We'd like to recommend a lovely country drive. This is for people who like winding, hilly roads, with new sights over every crest and around every bend, green and lush in the springtime. You have to be alert while driving a road like this, and there are no shoulders; just grassy slopes, sometimes dropping quite quickly to a ditch. You pass in and out of some pretty small towns, not too far from the Maker's Mark Museum, also Thomas Lincoln's reconstructed log cabin, about thirty miles east of Abe's birthplace. You can see a few old tobacco barns, with spaces between their slats so the air can pass through, drying the leaves. The government makes it costly to grow tobacco, so the barns are mostly empty. Keep twisting and turning -- a sports car would be nice. Start in Glasgow, Kentucky, and then take U.S. 68 east through Edmonton (watch for the left turn in town), then north through Campbellsville to Lebanon. In Lebanon, turn left onto Kentucky 55 going to Springfield and Taylorsville. The country drive ends in Elk Creek, just a short way from Louisville. Built on a base of a large circular pool, this fountain has two smaller circular
trays on which the water falls, and is surmounted by a sculpture Civic fountain, Madison

Louisville has promise as a sightseeing city, but we seemed to be too early, in one sense of the word or another. Too early in the day for the Louisville Slugger museum. Too early in the week for the art museum. Too early in the season for the amusement park next to our empty motel (just as well, probably.) A few months too early for the Frazier Museum of Historic Armaments, which will house Mr. Frazier's gun collection (he's a local liquor dealer.) Perhaps years too early for the Muhammad Ali museum and dispute mediation and conflict resolution center. And too early to stop for the night at the brand new downtown Marriott Hotel across the street from the Convention Center.

So we took a drive instead. We liked the architecture in the historic districts, enjoyed the views of several urban neighborhoods filled with yuppie attractions, gave the well-advertised glassworks a pass just to avoid the rain, passed Spalding University and learned it dates from 1827. It was associated with a holy order of sisters who had special passes to tend both Union and Confederate soldiers, and now offers consolidated Catholic education in the Diocese of Louisville.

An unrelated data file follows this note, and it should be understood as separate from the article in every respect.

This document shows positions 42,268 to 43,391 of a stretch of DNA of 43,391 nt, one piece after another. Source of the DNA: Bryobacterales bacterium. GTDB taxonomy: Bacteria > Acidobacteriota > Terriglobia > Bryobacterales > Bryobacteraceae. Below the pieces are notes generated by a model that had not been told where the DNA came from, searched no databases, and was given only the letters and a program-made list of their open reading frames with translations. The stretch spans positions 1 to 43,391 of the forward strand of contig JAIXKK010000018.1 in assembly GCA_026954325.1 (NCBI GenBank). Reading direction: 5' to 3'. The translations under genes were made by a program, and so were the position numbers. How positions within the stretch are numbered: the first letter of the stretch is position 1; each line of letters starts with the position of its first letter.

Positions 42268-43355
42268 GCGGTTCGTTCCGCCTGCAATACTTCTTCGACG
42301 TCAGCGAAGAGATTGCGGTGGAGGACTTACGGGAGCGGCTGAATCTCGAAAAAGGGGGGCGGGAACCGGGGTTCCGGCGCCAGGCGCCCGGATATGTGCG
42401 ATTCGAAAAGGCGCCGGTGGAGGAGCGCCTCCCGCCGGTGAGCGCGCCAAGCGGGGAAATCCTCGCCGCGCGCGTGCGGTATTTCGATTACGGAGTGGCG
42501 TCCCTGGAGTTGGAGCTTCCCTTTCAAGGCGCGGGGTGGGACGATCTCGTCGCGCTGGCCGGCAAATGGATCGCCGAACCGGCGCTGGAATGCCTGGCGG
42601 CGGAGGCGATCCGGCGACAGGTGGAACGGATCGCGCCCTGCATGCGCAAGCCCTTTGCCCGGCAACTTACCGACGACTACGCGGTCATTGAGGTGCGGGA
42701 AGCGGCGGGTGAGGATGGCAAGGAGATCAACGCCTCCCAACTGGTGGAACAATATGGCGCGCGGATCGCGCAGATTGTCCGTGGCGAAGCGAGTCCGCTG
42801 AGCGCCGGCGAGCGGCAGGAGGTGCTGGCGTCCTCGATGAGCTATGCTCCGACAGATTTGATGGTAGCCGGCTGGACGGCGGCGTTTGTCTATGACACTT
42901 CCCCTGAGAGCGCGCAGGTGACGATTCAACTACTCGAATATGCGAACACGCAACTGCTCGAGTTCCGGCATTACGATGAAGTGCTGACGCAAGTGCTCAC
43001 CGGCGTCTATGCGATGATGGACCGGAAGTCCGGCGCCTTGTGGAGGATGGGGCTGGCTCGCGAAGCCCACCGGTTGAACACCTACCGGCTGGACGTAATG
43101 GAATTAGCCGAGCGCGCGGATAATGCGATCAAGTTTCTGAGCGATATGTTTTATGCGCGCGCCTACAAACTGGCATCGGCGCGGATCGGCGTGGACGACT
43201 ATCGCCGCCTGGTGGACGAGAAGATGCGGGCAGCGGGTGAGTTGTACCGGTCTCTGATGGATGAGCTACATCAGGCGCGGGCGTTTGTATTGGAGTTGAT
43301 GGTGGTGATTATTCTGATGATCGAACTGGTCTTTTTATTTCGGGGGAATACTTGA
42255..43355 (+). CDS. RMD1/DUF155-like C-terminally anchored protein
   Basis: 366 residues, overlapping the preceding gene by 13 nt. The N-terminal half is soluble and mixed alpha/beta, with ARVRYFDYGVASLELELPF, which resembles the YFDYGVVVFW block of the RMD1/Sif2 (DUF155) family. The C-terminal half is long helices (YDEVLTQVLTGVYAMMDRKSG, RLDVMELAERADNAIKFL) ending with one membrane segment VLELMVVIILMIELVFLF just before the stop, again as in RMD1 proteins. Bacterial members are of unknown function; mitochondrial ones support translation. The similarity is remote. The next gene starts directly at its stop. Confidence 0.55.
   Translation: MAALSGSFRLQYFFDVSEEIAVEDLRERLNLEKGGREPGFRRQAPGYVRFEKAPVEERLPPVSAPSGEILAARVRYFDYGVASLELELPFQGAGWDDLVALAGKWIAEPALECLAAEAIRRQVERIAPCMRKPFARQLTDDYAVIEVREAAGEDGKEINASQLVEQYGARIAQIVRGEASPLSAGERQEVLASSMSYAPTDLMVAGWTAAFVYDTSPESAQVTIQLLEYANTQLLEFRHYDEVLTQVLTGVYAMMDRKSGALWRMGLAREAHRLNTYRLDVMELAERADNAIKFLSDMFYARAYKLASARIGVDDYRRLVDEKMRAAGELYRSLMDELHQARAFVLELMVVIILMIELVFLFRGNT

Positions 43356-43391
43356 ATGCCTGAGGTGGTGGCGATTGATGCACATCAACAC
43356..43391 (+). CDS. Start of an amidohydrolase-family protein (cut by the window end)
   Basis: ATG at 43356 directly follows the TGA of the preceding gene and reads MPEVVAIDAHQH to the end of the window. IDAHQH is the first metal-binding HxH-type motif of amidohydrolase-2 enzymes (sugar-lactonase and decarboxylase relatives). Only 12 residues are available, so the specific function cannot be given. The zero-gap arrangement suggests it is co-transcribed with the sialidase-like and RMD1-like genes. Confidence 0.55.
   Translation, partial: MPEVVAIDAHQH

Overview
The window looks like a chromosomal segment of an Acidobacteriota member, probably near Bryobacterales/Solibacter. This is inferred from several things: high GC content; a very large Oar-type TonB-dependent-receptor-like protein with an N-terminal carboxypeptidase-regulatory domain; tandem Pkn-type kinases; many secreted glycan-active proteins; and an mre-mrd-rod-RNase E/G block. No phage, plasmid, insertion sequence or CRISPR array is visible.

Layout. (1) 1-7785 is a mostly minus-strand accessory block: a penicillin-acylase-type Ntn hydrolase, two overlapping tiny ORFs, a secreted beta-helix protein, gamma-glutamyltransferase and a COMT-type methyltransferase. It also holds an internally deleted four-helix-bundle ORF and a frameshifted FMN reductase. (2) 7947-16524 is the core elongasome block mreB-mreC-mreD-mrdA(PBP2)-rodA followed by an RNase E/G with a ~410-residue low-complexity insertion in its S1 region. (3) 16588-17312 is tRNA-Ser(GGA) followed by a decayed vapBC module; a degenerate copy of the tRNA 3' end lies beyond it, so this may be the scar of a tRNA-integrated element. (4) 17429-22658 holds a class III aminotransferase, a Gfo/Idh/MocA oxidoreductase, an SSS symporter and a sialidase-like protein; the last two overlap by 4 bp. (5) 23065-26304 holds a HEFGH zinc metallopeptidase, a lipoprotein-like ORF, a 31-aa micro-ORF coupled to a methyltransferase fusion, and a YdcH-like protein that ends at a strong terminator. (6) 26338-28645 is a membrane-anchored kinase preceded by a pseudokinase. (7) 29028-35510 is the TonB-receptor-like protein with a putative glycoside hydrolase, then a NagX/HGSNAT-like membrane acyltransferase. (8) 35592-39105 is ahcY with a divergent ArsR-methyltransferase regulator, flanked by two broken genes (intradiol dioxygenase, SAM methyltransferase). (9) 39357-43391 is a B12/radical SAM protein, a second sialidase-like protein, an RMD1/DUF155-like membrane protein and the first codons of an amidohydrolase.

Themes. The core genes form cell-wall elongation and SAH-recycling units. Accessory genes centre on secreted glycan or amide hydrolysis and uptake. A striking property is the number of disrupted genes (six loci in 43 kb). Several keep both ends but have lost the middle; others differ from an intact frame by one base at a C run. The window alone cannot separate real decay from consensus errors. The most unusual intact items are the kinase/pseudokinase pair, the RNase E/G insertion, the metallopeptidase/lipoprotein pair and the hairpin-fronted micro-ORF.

Cities have to work hard to stay vital and attractive to tourists. A key to success is making attractive housing for yuppies close to downtown. At one time Louisville's downtown was a near-total disaster, but it seemed to us to be recovering. We look forward to a return visit in better weather and after some more of the improvements in progress have been finished. The stately red brick two-story Lanier Mansion in Madison, Indiana, with four tall white columns in front Lanier Mansion

For years we've carried around a smal book published by the National Geographic Society which contains a few scenic highways in every state of the Union, and for the most part we've always loved the beautiful drives. So we decided to take the scenic drive from Madison, Indiana to Aurora along the banks of the Ohio River.

Well, we were too early again! Although we crossed into the Eastern Time Zone in Kentucky, we found that much of Indiana does not go on Daylight Savings Time -- so it was an hour earlier in Madison than in Louisville, and the Visitor Center was shut tight. No matter, we drove up and down the streets of this charming town and enjoyed the historic buildings.

In the nineteenth century Madison was one of the biggest cities in Indiana, bolstered by a booming trade along the Ohio River, and several factories and mills. So Madison has lots of historic homes, and a gorgeous fountain, which is probably worth the trip itself. We were too early to visit the Lanier Mansion, which occupied a prominent position on the banks of the Ohio. The mills in Madison were all closed now, so the city evidently derives its livelihood primarily from summer tourism.